Cold snap puts a chill on tomato supply

It's not a mistake if your Whopper arrives without the usual two slices of tomatoes.

Burger King restaurants across the country have been running out of tomatoes sporadically for the past week, and that's likely to continue in the aftermath of the freeze that devastated Florida's tomato crop last month.

The freeze hit growers at a time when the state normally would be supplying tomatoes for the majority of the East Coast.

The shortages have left fast-food chains, supermarkets and restaurants scrambling.

So far, the tomato shortage is having limited impact on the consumer. But that could change in coming weeks as competition for scarce tomatoes heats up.

Subway's solution has been to reduce the size of the tomatoes it uses and switch the source from Florida to Mexico. But it hasn't been easy. The company's purchasing cooperative is chasing down trucks and shifting the product among distribution centers to keep up with demand.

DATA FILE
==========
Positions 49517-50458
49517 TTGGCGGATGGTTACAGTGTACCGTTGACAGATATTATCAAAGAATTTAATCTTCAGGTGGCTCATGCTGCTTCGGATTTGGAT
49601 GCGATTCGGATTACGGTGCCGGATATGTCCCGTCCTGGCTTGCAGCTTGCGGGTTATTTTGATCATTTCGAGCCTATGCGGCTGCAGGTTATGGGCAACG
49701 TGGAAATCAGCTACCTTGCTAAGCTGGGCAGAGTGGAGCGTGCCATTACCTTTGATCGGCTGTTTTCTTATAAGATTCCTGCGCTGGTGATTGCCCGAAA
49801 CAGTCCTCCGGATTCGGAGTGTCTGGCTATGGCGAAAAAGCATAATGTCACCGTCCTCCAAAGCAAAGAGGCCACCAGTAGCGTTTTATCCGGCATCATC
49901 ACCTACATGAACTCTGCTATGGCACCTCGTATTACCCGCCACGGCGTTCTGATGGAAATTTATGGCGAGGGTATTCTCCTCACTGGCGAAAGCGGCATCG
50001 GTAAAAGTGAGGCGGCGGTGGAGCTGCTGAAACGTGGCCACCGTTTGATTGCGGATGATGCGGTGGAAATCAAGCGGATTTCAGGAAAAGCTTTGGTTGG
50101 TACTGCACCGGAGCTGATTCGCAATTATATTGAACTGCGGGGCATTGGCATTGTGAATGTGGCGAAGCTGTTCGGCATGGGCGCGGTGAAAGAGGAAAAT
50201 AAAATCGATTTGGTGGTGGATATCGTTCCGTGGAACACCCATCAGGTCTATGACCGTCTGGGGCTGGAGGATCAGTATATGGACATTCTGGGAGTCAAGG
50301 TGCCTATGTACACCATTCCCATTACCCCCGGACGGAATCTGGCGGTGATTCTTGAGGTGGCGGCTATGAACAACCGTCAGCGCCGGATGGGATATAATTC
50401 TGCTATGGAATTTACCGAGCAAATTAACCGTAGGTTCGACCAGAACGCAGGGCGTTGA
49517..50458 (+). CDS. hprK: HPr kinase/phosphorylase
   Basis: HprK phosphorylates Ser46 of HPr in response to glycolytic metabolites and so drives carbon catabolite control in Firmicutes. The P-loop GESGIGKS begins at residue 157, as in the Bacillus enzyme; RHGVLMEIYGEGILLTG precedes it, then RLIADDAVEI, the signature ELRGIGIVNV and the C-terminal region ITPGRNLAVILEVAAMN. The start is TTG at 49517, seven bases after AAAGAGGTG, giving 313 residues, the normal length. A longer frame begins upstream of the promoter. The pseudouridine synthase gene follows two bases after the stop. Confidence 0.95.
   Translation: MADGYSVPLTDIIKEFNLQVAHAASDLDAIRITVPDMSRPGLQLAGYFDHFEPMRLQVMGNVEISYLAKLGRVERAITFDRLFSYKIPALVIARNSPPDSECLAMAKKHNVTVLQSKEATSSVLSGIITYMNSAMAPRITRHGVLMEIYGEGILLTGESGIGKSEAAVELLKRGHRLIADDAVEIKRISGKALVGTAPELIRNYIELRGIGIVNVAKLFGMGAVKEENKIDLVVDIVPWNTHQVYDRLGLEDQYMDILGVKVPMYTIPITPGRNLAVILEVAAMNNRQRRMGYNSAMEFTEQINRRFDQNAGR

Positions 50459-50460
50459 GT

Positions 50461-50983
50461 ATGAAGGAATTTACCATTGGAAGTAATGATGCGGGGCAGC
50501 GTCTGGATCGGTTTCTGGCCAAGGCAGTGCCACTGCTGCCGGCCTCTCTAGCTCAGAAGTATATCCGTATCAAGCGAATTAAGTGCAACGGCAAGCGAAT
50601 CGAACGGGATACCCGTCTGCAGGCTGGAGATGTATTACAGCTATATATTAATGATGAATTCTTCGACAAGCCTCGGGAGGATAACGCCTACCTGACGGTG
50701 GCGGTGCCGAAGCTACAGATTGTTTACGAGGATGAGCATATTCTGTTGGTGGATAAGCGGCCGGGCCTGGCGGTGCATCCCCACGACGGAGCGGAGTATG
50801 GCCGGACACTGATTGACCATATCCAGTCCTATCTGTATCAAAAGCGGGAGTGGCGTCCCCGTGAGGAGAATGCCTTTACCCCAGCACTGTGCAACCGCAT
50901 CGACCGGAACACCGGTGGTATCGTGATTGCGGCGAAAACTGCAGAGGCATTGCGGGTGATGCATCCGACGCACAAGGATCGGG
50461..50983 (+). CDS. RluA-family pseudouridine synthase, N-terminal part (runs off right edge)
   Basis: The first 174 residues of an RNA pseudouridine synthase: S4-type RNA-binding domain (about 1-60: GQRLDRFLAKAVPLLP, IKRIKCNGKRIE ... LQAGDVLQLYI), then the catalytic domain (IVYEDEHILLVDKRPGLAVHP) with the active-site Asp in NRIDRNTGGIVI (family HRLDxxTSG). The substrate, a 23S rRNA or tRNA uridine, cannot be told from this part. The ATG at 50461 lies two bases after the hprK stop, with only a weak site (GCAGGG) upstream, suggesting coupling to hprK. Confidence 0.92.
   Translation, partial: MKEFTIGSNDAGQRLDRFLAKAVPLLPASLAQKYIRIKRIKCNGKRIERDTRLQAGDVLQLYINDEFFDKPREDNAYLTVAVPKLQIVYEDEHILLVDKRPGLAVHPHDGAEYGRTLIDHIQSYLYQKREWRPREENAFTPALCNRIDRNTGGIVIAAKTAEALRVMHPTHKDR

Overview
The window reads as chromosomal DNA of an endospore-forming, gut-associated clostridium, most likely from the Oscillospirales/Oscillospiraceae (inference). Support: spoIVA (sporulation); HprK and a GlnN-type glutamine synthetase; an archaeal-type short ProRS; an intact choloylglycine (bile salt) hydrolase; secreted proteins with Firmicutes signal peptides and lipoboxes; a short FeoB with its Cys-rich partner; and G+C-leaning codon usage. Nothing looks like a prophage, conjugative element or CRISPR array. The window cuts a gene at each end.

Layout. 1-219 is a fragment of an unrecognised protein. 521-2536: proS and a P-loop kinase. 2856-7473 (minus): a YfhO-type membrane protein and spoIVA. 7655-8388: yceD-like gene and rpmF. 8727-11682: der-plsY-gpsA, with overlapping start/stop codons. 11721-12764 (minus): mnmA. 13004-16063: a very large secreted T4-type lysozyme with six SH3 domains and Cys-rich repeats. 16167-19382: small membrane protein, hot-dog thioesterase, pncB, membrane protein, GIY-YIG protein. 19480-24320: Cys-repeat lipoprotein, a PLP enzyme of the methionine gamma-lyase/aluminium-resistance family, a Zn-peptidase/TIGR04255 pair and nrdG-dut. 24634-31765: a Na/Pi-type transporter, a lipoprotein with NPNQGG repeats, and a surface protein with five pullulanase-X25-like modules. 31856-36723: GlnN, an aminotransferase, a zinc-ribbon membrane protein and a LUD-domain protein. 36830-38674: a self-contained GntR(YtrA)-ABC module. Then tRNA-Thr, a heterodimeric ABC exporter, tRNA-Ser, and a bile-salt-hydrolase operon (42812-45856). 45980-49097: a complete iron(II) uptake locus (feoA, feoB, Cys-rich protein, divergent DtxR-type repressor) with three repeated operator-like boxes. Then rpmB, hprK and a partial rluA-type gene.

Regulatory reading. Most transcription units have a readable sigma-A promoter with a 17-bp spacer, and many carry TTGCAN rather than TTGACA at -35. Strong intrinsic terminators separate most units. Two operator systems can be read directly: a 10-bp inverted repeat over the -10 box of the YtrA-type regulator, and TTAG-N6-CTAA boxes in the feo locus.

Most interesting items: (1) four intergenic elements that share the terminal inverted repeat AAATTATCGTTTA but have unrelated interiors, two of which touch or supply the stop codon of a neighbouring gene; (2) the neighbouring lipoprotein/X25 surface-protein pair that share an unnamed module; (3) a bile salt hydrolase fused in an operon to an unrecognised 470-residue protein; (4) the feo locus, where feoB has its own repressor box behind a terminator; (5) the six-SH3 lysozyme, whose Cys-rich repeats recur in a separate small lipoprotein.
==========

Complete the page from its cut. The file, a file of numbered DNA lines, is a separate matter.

Subway workers find themselves having to play quality control experts, weeding out tomatoes that don't meet the company's standards.

"You order 12 trucks and you get eight," said Jan Risi, president and chief executive of Subway's Independent Purchasing Cooperative, based in Kendall. "When you ask where are the others, the answer is they're on the way. The supply is sketchy at best."

While grocery stores such as Publix, Winn-Dixie and Whole Foods haven't run out, counters are no longer piled high with fresh tomatoes straight from Florida fields. Instead, the supply is low, many of the tomatoes are traveling from Mexico and it's not uncommon to see bruised or overripe stock.

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